Loose Connections (Prose)
Loose Connections Transcript
We used to be poor.
Lived in the ghetto of a little town in Georgia,
where our house was broken into by people desperately searching for something valuable.
They stole my dad's car keys, and drove the old piece of junk into a ditch to strip it for parts.
Somewhere out there is a 1998 Ford Escort radio buzzing and shuddering out 107.5 The Eagle, interspersed with long shots of static like there’s a loose connection somewhere...and the classic rock can't help but be lost in transmission.
I guess that’s the way it goes sometimes, and how can I blame them when everybody’s just looking for something that will fill them up inside?
I think I was lucky, in a way that not many people ever are, because my house may have been small but my home was massive.
It was built on the happiness of two high school sweethearts and when the bills came pouring in, my mother would pull us close and smile because God gave her two beautiful little girls and another on the way and she’d find a way to pay and she'd stay happy as she'd always been.
And then one day my dad finished school and we moved across the country for a new job, and he bought a new car; one with a radio that didn't buzz and shudder out classic rock interspersed with long shots of silence because of a loose connection somewhere.
We used to be poor.
And at the same time, richer than ever.
My dad, he worked a lot after that move. Two high school sweethearts always working and snapping and shouting for quiet but they made money, lots of it. And my dad he started to notice that his daughters were wilting like flowers who had lived in an open field before man erected some great wall with a long shadow. His son became starved for affection and love, searching for it in older sisters who weren't even grown yet. They cried and they suffered and they wept, I wept. It took a long time for me to realize it but we were poorer than ever, and I wanted to scream and beg my parents to make us rich again but they didn't understand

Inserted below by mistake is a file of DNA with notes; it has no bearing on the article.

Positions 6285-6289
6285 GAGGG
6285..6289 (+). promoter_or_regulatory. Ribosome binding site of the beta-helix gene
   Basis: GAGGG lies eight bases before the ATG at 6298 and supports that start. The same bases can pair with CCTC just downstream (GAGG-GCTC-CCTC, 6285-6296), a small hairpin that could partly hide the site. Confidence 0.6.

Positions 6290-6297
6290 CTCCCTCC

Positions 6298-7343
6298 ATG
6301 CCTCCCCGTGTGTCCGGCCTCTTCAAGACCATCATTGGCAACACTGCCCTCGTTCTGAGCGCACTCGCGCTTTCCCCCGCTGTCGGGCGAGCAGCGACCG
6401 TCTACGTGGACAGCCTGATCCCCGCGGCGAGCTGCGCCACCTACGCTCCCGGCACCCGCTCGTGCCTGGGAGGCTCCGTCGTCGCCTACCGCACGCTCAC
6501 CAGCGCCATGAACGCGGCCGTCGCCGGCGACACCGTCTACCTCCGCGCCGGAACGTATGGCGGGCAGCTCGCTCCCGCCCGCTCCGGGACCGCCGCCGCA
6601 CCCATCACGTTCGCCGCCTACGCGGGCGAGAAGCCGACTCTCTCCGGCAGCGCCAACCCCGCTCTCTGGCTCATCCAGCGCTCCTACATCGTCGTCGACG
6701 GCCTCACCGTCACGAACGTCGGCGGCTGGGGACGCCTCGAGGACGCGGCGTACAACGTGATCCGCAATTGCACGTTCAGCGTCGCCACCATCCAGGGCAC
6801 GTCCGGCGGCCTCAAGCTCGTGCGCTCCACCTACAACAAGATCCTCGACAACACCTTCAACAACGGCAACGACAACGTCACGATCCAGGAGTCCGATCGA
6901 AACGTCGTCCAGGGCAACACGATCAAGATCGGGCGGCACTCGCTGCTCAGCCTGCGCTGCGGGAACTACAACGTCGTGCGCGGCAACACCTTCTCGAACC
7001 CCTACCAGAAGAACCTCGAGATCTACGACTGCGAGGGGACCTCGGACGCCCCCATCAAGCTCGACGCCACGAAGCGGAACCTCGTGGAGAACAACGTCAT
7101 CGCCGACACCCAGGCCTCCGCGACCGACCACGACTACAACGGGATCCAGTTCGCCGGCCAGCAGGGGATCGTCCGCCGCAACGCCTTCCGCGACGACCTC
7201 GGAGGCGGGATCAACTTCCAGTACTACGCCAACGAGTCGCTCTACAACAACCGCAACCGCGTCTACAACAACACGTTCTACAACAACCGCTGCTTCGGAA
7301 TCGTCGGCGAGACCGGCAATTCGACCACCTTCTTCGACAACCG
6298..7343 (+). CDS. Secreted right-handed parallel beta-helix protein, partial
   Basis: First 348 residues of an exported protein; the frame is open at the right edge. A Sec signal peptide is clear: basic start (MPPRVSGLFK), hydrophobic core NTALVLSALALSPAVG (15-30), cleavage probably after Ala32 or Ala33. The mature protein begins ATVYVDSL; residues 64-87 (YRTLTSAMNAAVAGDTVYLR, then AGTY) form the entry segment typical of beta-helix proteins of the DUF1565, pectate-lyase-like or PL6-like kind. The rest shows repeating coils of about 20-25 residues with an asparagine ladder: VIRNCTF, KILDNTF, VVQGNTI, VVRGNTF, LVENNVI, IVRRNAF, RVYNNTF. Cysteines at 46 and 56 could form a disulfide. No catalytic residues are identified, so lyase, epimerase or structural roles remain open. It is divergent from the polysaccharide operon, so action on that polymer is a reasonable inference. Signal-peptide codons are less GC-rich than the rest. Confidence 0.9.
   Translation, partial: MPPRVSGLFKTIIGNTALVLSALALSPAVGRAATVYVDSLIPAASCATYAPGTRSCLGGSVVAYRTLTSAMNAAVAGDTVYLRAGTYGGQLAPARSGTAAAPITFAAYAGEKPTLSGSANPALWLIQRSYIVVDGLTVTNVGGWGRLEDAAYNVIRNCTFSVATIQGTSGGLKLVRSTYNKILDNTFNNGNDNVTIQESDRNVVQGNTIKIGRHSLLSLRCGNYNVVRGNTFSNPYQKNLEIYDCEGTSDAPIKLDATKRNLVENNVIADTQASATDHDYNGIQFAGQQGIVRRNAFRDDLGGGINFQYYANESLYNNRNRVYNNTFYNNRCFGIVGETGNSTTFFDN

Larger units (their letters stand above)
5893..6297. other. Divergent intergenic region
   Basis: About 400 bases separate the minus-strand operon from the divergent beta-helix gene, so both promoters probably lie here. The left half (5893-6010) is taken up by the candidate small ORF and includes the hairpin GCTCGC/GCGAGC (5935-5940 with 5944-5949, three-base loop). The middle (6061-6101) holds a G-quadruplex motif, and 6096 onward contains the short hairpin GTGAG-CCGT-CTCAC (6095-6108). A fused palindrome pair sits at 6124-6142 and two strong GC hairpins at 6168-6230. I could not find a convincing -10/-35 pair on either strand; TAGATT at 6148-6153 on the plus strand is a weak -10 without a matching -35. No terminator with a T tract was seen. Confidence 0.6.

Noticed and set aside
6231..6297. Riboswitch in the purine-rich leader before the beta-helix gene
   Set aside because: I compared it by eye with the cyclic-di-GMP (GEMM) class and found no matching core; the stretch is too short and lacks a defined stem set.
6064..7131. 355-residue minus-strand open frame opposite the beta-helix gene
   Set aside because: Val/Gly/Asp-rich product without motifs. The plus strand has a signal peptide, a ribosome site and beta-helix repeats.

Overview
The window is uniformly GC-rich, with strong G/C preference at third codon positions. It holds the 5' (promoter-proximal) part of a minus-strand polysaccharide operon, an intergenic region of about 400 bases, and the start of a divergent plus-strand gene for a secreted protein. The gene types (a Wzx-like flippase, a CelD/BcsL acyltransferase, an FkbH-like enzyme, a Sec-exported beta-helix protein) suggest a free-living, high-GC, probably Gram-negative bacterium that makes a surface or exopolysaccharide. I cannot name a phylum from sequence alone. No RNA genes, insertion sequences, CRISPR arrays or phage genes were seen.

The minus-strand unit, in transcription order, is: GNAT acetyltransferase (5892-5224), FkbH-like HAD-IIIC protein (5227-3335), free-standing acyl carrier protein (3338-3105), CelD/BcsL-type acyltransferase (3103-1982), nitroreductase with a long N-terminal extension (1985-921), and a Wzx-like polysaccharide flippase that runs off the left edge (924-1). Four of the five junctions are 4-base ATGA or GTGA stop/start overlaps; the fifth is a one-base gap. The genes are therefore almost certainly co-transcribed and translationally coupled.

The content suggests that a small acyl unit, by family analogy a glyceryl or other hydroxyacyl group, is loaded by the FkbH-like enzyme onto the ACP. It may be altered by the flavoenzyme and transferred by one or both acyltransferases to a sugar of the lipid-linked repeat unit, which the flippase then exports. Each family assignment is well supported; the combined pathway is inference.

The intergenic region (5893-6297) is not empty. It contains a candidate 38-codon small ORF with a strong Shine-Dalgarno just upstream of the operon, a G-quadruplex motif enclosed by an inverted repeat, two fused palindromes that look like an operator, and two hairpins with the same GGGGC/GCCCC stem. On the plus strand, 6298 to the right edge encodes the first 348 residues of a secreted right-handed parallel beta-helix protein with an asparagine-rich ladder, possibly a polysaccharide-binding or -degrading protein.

That the scars and the tears were remnants of a half-hearted attempt at vindication for ourselves and if its any indication of the future of our wealth I can foresee living endlessly in trepidation of the future, because how can I protect a family that doesn’t want to be protected?
So I paint my lips red in sorrow and defeat and step into the stilettos that don’t quite fit in with my skinny legs and girlish frame and I pretend to be a woman… I pretend to be brave and confident and bold and when everyone around me is sold on the facade I shut my eyes and hold back tears because I don’t know how the hell I ended up here.
We used to be rich.
In a way that nobody could take from us but ourselves.
Someday when I look into the mirror and recognize myself again, I will find that 1998 Ford Escort radio that buzzes and shudders out static and I’ll bring it home with me, back to the two high school sweethearts who built a life out of nothing, and they’ll know; that a goddamn stack of cash never made us rich, that old radio that buzzed and shuddered out static did.
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© 2018 Marie Allred